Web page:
Given the importance of Politics in his vision of Buckingham, Max knew that it was vital to recruit some outstanding people to teach his subject. In the event, the choices proved truly inspired: Charles Vereker, who had held the Chair of Politics at Durham, and Mary Skinner, who was taking a break from teaching in the United States and had come to St. Anne’s College, Oxford as a Rhodes Research Fellow. Neither were remotely conventional figures. Despite their ideological differences – Charles was committed to the values of the Enlightenment and Mary (I think though it was sometimes hard to be sure) to something more Radical – they became firm friends (American colleagues described her as a ‘radical pluralist’ in the tradition of Thomas Paine).

Mary and Charles had much in common: impatience with sloppy thinking, generosity, loyalty to friends, tolerance of human frailty, and, above all, a capacity to inspire affection amounting to devotion in their students.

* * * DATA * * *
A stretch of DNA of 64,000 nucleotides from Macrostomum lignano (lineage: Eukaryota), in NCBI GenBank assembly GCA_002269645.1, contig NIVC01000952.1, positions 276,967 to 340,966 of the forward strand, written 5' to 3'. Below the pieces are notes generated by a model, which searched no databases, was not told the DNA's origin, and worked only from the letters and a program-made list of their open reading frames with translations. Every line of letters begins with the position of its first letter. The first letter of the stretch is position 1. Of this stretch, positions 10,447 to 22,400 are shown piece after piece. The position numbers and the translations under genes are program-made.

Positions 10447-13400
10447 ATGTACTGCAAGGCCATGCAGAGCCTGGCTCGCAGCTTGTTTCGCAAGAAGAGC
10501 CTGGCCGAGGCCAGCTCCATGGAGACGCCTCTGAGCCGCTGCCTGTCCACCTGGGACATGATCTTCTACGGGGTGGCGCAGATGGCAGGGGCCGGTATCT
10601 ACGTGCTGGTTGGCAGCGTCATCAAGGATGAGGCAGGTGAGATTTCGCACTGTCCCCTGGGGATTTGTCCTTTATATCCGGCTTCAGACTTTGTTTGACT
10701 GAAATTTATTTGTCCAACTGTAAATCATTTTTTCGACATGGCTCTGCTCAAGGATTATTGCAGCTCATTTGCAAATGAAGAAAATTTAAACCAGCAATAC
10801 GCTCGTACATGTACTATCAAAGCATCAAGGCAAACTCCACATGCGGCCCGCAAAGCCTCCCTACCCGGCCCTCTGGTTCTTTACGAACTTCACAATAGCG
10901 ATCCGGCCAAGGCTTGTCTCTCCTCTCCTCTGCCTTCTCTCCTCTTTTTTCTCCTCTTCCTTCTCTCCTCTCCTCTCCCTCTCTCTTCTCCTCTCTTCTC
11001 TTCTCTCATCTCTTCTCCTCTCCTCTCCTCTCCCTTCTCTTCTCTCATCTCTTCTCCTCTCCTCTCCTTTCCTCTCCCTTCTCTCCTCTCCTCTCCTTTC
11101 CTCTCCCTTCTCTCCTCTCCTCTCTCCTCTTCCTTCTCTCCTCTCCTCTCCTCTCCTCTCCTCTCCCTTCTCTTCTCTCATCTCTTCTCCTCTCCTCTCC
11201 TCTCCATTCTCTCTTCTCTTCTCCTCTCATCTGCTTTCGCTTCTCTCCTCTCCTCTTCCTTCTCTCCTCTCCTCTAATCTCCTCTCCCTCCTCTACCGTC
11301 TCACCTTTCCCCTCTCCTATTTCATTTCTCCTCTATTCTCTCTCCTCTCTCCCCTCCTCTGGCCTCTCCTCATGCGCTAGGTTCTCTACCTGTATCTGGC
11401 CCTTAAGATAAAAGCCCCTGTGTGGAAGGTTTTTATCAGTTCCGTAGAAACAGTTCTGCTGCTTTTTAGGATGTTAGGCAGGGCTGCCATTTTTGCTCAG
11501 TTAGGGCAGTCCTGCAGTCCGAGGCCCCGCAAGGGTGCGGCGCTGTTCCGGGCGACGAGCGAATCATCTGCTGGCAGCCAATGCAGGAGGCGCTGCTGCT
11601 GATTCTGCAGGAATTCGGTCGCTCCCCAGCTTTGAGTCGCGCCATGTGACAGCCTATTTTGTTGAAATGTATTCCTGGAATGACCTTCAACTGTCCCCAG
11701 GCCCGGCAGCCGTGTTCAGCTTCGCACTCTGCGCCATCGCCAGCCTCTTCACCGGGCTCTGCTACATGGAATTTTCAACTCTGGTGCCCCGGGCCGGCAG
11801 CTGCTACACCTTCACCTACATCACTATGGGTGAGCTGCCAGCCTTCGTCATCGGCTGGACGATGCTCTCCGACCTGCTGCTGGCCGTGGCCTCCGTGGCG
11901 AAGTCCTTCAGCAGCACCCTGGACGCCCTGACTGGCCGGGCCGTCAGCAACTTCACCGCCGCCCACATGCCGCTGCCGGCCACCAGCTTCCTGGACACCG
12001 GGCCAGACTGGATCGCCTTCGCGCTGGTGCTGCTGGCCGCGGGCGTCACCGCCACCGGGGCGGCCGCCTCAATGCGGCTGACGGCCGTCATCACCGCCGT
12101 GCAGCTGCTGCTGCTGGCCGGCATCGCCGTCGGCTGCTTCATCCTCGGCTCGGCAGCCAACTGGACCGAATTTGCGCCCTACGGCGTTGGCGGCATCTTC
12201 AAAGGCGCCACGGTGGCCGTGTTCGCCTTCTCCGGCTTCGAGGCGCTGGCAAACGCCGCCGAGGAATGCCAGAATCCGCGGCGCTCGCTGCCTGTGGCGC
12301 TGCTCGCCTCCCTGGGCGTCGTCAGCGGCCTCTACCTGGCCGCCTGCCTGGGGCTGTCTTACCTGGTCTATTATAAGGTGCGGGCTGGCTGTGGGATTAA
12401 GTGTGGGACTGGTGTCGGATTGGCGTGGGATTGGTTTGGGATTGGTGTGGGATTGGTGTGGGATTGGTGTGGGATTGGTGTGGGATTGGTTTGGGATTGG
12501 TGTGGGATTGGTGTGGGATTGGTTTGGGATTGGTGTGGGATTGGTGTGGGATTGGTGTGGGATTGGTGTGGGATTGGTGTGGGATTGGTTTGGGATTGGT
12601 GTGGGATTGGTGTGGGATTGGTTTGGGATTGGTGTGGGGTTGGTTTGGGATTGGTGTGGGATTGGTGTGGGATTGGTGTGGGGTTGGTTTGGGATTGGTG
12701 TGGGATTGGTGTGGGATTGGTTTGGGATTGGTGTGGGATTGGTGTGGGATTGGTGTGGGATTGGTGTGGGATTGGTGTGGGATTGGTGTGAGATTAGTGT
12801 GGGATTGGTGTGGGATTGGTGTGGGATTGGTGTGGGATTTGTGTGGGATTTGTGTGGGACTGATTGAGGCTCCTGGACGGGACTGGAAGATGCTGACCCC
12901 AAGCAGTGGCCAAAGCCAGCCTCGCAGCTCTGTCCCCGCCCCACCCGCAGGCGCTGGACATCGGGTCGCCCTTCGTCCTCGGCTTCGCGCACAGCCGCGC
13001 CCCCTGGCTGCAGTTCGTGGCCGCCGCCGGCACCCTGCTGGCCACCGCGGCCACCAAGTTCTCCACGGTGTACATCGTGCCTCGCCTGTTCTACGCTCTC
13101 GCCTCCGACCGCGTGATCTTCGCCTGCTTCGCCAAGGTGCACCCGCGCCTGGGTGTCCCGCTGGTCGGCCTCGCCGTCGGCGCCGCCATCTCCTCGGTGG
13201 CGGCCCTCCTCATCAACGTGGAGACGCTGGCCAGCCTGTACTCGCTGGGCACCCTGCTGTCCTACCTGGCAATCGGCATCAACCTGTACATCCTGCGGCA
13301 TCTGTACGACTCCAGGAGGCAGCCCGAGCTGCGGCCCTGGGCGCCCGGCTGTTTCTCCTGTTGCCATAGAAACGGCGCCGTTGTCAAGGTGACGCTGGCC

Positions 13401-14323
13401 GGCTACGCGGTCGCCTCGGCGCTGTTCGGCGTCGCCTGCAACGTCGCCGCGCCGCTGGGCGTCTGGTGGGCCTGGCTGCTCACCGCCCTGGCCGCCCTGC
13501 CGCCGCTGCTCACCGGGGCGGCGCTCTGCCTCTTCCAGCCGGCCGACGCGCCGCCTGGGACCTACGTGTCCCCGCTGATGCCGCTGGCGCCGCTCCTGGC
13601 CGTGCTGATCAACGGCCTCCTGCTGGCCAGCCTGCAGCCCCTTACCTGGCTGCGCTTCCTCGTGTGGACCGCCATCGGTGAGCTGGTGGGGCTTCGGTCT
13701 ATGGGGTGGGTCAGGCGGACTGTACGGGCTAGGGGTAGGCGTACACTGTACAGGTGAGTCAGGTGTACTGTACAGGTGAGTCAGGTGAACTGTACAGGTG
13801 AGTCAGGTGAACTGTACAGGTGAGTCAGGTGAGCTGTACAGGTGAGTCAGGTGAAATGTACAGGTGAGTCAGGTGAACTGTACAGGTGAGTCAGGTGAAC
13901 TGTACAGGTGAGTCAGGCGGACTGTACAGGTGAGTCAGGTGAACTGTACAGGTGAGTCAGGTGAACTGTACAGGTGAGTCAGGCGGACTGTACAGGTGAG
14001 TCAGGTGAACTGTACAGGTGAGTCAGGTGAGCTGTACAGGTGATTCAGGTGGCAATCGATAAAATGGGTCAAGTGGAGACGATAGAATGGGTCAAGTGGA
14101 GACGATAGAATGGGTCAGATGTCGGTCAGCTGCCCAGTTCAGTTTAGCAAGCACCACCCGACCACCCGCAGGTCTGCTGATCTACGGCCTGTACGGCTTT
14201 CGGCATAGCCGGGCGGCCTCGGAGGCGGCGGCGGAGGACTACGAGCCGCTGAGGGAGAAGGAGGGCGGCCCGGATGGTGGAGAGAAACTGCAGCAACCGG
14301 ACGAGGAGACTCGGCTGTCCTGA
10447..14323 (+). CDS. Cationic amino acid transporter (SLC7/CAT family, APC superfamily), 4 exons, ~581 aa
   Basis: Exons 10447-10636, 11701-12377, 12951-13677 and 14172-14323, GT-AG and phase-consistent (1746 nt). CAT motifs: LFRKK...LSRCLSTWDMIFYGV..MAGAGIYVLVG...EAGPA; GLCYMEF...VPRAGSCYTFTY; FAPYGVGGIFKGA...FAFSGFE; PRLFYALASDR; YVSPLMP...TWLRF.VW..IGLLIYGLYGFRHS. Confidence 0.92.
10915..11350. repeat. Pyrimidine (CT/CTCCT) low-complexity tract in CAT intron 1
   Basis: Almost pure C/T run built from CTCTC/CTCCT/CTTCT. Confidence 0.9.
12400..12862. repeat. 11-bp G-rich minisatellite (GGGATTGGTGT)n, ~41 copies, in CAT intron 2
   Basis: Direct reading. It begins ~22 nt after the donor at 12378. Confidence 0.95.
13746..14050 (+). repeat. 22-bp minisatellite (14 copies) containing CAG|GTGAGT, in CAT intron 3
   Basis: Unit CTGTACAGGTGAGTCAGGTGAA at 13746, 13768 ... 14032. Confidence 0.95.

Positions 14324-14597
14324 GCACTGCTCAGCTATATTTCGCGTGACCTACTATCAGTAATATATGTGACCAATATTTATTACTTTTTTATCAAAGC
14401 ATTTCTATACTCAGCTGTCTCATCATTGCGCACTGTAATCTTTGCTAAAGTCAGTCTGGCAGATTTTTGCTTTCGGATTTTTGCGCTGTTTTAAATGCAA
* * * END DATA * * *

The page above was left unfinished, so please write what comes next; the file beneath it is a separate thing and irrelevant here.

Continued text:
Mary Skinner was a remarkable woman who had an extraordinary life. Mary was born in New York in 1936. Mary’s mother (Maidee) had been born in Bremen in 1913, but the family emigrated to the United States during the first world war. After the war Mary’s mother returned to Germany to stay with relatives and friends; in 1933, however, her mother decided to bring her back to New York City. Mary’s father (Joe Moore) was a medical practitioner who started his long career working for the US Government eradicating malaria in the Georgia Sea Isles and then with the health provider Kaiser Permanente before going into private practice. Both of Mary’s parents had strong sympathies with the political left, despite coming from affluent backgrounds. After a brief period in upstate New York, they moved to California, settling ultimately in Inverness on the beautiful Port Reyes coast.